jackal. It is true that Anubis is depicted in cruciform; yet, as
Tertullian is forced to refute, the Christians were accused of
worshipping an ass-headed god, which is likely Seth or Set, the
Egyptian god of night and darkness, the "twin" of the sun god Horus.
In reality, both sides of the twin-faced god are depicted as
crucified. Indeed, Doane remarks that the Romans',
"man on a cross"
referred to by Tertullian is the "crucified Sol, whose birthday they
annually celebrated on the 25th of December..."
Moreover, it is
interesting to note that the sun god Sol is depicted with a crown of
seven rays, the same number found on the Parthian coronet of the
Indian god "crucified in space." It is apparent that this latter
image is, in fact, a depiction of the sun god, the solar logos.
Evans also asserts that the Roman crucifix portrayed the sun god:
Just as the Brahmans represented their god Krishna as a crucified
man with a wreath of sunbeams around his head, just as the ancient
Assyrians represented their sun god Baal as a man surrounded by an
aureole, and with outstretched arms, thus forming a perfect cross,
so the Romans reverenced a crucified incarnation of the god Sol, and
many ancient Italian pictures of Jesus as a crucified Savior bear
the inscription, "Deo Soli," which may mean "To the only God," or
"To the God Sol."
Indeed, as we have seen, the sign of the cross and crucifix were
sacred motifs relating mainly to the sun or the solar deity.
sun, as a symbol or proxy of the divine, was deemed to sacrifice
"himself" and to bestow eternal life; hence, the cross and crucifix
became symbols of these concepts.
In this regard, after discussing
ancient depictions of a god within the circle of the zodiac, Lundy
So too, are the Pagan crucifixes on pp. 157, 159, 160, and notably
the Hindu one, fig. 72, p. 175…doubtless intended to convey the idea
of the sacrifice of this central Zodiacal figure for the life of the
universe - his going out in space to give life to all others, or the
great sacrifice continually going on in nature and in human society
whereby crucifixion and death minister to the general welfare and
Lundy readily acknowledges the pre-Christian reverence of the cross,
attempting to trace it to the Hebrew religion, from which, he
claims, so many of the "perverted" and "corrupt" Pagan "mythologies"
borrowed their ideas.
We know through historical studies and
archaeology that the assertion that Paganism was plagiarized from
the Bible is false; so, any borrowing must have been in the opposite
In any case, like others, Lundy observes that when Moses
lifted up the serpent of brass, the latter's image was affixed upon
a cross, which, as Lundy says, is a,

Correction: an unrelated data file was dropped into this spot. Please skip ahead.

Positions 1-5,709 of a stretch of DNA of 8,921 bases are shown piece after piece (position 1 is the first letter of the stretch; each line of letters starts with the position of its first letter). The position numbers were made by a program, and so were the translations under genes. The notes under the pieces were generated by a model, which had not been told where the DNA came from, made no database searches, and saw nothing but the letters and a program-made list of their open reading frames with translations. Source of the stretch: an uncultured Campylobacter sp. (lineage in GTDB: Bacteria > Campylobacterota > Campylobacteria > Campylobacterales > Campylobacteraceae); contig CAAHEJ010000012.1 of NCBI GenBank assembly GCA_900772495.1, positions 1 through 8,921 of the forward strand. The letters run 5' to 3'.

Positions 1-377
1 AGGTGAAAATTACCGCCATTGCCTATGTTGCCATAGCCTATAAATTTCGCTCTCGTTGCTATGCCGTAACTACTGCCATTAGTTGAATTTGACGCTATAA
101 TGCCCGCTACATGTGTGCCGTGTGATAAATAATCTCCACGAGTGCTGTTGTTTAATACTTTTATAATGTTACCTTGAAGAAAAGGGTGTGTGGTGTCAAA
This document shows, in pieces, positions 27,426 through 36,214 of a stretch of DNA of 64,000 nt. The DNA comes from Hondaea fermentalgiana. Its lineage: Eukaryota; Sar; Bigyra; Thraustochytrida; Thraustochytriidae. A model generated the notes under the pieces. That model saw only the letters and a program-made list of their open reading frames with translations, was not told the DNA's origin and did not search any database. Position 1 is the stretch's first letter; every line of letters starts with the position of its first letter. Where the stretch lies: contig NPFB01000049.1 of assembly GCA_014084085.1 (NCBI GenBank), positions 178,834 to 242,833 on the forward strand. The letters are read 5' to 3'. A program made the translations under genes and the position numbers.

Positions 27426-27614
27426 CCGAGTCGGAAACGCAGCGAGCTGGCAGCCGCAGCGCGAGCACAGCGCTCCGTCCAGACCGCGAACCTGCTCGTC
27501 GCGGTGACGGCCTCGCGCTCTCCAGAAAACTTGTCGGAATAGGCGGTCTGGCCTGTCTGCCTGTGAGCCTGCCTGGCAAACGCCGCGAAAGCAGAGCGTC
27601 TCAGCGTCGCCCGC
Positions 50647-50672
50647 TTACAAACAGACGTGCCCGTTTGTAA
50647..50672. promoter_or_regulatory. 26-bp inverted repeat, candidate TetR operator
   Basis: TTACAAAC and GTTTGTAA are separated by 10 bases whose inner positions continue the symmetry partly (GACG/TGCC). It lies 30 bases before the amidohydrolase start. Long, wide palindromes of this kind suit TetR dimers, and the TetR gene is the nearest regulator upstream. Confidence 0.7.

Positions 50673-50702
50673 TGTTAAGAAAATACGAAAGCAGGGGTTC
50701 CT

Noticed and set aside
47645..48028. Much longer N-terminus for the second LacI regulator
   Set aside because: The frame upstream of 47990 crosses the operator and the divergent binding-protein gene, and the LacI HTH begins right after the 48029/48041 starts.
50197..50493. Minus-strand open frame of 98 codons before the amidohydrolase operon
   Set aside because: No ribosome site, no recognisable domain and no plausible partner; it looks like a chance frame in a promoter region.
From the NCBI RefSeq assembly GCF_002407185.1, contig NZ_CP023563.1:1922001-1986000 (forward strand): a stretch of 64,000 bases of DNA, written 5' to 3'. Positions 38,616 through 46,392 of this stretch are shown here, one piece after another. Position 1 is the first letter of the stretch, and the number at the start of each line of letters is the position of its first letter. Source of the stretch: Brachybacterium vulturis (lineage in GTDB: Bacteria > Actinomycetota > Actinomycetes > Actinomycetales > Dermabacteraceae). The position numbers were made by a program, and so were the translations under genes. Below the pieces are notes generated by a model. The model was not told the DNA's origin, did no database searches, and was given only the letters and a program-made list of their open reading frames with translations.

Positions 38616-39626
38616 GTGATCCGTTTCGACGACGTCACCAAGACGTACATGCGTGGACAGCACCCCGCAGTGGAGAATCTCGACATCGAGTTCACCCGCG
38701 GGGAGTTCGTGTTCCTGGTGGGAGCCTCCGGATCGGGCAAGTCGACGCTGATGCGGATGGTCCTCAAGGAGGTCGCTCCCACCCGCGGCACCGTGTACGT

"sign of symbol, expressed by
the author of the book of Wisdom, according to the Septuagint, as sumboulon swthriaV, the symbol of salvation. (Num. 21:8-9, and
The cross and crucified god were symbols of salvation, which is
essentially immortality of the soul. Regarding the Egyptian
religion, Rev. Cox says:
To the Egyptian the cross…became the symbol of immortality, and the
god himself was crucified to the tree which denoted his fructifying
"The god himself was crucified to the tree"
- the Egyptian god,
asserts this pious Christian authority.
This fructifying god, of
course, is the solar deity, i.e., Osiris/Horus. Indeed, it has been
likewise evinced that the sun god Horus himself is shown in
cruciform, between two thieves, no less.
In describing an Egyptian image of the sun reaching down to his
worshippers with hands at the ends of his rays holding the crux
ansata/ankh, Lundy relates:
The sun's disc is sending forth rays of light, each ending with a
hand; and some are bestowing life's hopes and blessings in the
symbol of immortality, the cross. All that was dear in this life,
and the life to come, is here intended by these hands holding forth
the very sign of eternal life, and coming forth from the one source
of all life and blessing.
As is evident, the concept of a divine incarnation who bestows
eternal life, salvation, and redemption from sins by his suffering,
often on a cross, is old and widespread, anterior to the Christian
In reality, the list of crucified gods and godmen does not end with
the Indian, Egyptian and Roman deities.
Kuhn relates that Zoroaster,
who was born of an immaculate conception, was,
"called a splendid
light from the tree of knowledge" whose soul in the end "was
suspended a ligno (from the wood), or from the tree, the tree of
Kuhn them remarks,
"Here again we find the cross or tree
of Calvary, the tree of the Christ, identified with the tree of
knowledge of Genesis."
Another god said to have been crucified was Prometheus, the Greek
titan of fire and foresight. It has been claimed by a number of
writers that the version of the Prometheus story passed down to us
through Christian censors has been mutilated so as to hide its
similarities to the Christ myth.
As Graves says:
In the account of the crucifixion of Prometheus of Caucasus, as
furnished by Seneca, Hesiod, and other writers, it is stated that he
was nailed to an upright beam of timber, to which were affixed
extended arms of wood, and that this cross was situated near the
The modern story of this crucified God, which
represents him as having been bound to a rock for thirty years,
while vultures preyed upon his vitals, Mr. Higgins pronounces as an
impious Christian fraud. "For," says this learned historical writer,
"I have seen the account which declares he was nailed to a cross
with hammer and nails."
Graves further relates that the "New American Cyclopedia" (i. 157)
states that Prometheus was "crucified."
Lundy apparently concurs
with this perspective that the Prometheus story was censored. In his
remarks concerning the widely used solar symbol, the swastika, he
Dr. Schliemann found it on terracotta disks at Troy, in the fourth
or lowest stratum of his excavations, indicating an Aryan
civilization long anterior to the Greeks, say from two to three
thousand years before Christ.
Burnouf agrees with other
archaeologists in saying that this is the oldest form of the cross